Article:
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How do you handle your imaging sessions

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#1 msacco

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Posted 19 August 2021 - 04:04 PM

Hey, I'm moving to a new apartment soon, and I'll finally have a nearly 360° open skies so I could take advantage of every night which conditions allow.

This is not specifically related to observatories I think(as I don't have an observatory), so sorry about that, but I feel like since the principal is rather similar I might be able to get some help here.

 

So my vision is basically this:

Have my rig outside and connected all the time - will need to be able to handle pretty hot and sometimes humid environment in the summer, so basically just cover my scope to fully protect from the sun during the day, and probably have some desiccants to keep it humid free under it. Not sure if I'd want to leave my scope outside or only the mount, I'd prefer having it all connected so I could as fast as I can take advantage of any clear time I have.

 

Keep my rig safe while sleeping - while the obvious thing is just having all the settings set up correctly, including meridian flips, slew to home position after sequence is over, I don't have an actual way to monitor that, I'll be setting up a camera on the scope so that's great if I want to check everything is ok, but I'd want to have some alarm system that might be able to tell me if something goes wrong, I think I've seen something like that in the past.

I have no security issues with leaving the gear outside in general, the only option is someone actually breaking into my house, and against that I don't have much I can do.

 

Remote control - that shouldn't be much of an issue remote controlling everything as I have my mini PC always on the scope, so as long as it's connected to the home wifi I have no issues controlling over it remotely, but if I have my scope covered, I obviously won't be able to take that off remotely, that's the reason all of you use observatories(or at least one of them), but that's not really an option for me at the moment. Is there any way to make it possible while still keeping my gear safe outside?

 

So basically, I just want to hear your thoughts and experience about all the points above, how do you handle it, etc, etc.

 

Thanks!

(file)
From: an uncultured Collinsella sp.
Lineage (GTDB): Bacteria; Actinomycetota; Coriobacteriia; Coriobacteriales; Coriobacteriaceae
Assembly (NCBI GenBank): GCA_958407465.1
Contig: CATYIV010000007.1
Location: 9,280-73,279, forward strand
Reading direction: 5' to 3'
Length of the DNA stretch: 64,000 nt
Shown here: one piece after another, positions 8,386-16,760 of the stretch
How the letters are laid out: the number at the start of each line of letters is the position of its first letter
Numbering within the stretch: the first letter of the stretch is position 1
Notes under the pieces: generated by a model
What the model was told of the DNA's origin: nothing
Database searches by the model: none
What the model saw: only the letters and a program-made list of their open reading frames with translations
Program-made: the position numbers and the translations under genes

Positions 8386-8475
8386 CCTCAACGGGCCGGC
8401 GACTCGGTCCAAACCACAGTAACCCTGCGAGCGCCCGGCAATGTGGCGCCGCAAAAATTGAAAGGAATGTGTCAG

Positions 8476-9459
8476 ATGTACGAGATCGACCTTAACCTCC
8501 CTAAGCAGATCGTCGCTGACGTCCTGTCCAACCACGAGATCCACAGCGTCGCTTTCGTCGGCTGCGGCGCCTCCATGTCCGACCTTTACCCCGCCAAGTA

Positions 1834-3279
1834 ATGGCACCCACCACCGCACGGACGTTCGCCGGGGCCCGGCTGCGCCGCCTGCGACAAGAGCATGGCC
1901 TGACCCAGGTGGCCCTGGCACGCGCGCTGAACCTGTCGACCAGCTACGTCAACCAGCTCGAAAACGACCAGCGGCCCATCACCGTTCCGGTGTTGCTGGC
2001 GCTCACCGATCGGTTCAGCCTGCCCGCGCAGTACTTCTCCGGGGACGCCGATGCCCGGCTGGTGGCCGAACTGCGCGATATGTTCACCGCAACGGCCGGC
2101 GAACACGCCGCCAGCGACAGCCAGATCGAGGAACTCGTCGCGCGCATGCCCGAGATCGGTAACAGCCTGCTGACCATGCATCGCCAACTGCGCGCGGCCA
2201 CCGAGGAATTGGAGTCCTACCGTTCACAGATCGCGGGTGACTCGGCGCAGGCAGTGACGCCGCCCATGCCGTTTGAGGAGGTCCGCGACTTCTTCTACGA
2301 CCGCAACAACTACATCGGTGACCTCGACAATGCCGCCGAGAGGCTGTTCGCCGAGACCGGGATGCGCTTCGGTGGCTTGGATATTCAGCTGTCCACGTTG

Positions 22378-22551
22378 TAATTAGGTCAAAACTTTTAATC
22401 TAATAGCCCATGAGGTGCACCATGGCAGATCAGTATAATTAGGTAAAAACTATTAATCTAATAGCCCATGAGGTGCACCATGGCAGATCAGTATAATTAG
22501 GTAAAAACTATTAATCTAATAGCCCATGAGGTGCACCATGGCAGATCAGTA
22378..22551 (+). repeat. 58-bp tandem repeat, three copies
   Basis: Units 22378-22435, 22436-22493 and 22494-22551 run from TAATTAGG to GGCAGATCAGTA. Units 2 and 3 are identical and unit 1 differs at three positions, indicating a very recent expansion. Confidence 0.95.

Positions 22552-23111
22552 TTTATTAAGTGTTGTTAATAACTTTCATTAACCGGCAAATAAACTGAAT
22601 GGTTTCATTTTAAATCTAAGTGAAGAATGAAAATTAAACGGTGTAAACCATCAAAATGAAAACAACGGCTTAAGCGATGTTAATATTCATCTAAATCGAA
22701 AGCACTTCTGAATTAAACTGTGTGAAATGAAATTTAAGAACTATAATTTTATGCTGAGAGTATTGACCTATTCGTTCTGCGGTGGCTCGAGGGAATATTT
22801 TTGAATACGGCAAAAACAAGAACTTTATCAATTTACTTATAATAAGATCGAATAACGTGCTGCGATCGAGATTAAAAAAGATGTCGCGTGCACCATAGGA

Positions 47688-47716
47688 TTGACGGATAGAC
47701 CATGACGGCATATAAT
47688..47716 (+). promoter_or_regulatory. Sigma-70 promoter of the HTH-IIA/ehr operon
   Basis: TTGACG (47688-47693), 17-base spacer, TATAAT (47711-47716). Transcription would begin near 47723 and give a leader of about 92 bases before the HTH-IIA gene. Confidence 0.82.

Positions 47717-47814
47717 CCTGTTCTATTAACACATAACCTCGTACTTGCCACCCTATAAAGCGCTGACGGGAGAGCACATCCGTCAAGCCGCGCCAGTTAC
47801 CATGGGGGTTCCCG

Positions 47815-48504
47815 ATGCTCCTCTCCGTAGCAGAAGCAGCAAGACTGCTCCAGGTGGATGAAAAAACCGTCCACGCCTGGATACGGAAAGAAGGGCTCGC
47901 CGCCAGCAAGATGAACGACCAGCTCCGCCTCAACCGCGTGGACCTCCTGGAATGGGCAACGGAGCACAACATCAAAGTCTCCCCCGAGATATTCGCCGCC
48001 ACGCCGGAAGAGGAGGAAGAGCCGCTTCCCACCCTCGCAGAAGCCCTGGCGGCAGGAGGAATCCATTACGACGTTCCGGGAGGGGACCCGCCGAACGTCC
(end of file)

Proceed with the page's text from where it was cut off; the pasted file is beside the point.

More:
Edited by msacco, 19 August 2021 - 04:06 PM.


#2 GaryShaw

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Posted 19 August 2021 - 05:39 PM

Hi

You mentioned an apartment so should we presume you are in an urban or sort of dense suburban location?

If so, I would question the basic concept of leaving valuable, and portable, gear in a public, unsecured area.

 

Second, I would never leave my scope under a cover. The best 365 cover that telegizmos sells, leaks at the seams (my experience) and does allow summer temps inside it to reach 10-15F above ambient temperatures. Depending on where you live, the temperatures under the cover could easily reach or exceed the allowable temperature of your mount, scope, cameras, etc. Even if the temps only got 'close' to the rated temps of the gear, I would not trust the optics to withstand the thermal stress and movement caused by wide swings with rising and falling temps. Optical seals, gaskets, adhesives, mechanical connections, etc., can all break down under the above conditions.

 

I'm leaving my mount only outside under the leaky telegizmos cover - but only when decent weather is forecast. Under no circumstances would I leave the OTA and electronics outside under the leaky, hot and humid cover. Still, having the mount in place and polar-aligned saves setup time and is worth it if other factors (like security) are not a concern. So each observing session, I carefully remove the cover, which I cut around the cover bottom to allow water to drain out, then attach and balance the OTA and electronics and get under way.  I do what you do relative to remote controls, just be sure about the 'range' of your wifi  being adequate to connect to gear wherever it will be.

 

Bottom line in my experience is that  1) would never trust a cover to protect my gear and 2)  I would not trust the public to ignore my gear if I can provide no realistic security provisions, finally, 3) how would you protect your exposed and operational setup if bad weather moves in and you're not immediately available to deal with it?

 

You might want to check out the following link which shows you a semi-permanent, micro-observatory which might work for you if you'd be able to create permanent pier. Give it a look:

https://www.pierplates.com/motel.html

 

Good luck..

 



#3 msacco

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Posted 19 August 2021 - 06:18 PM

Hi

You mentioned an apartment so should we presume you are in an urban or sort of dense suburban location?

If so, I would question the basic concept of leaving valuable, and portable, gear in a public, unsecured area.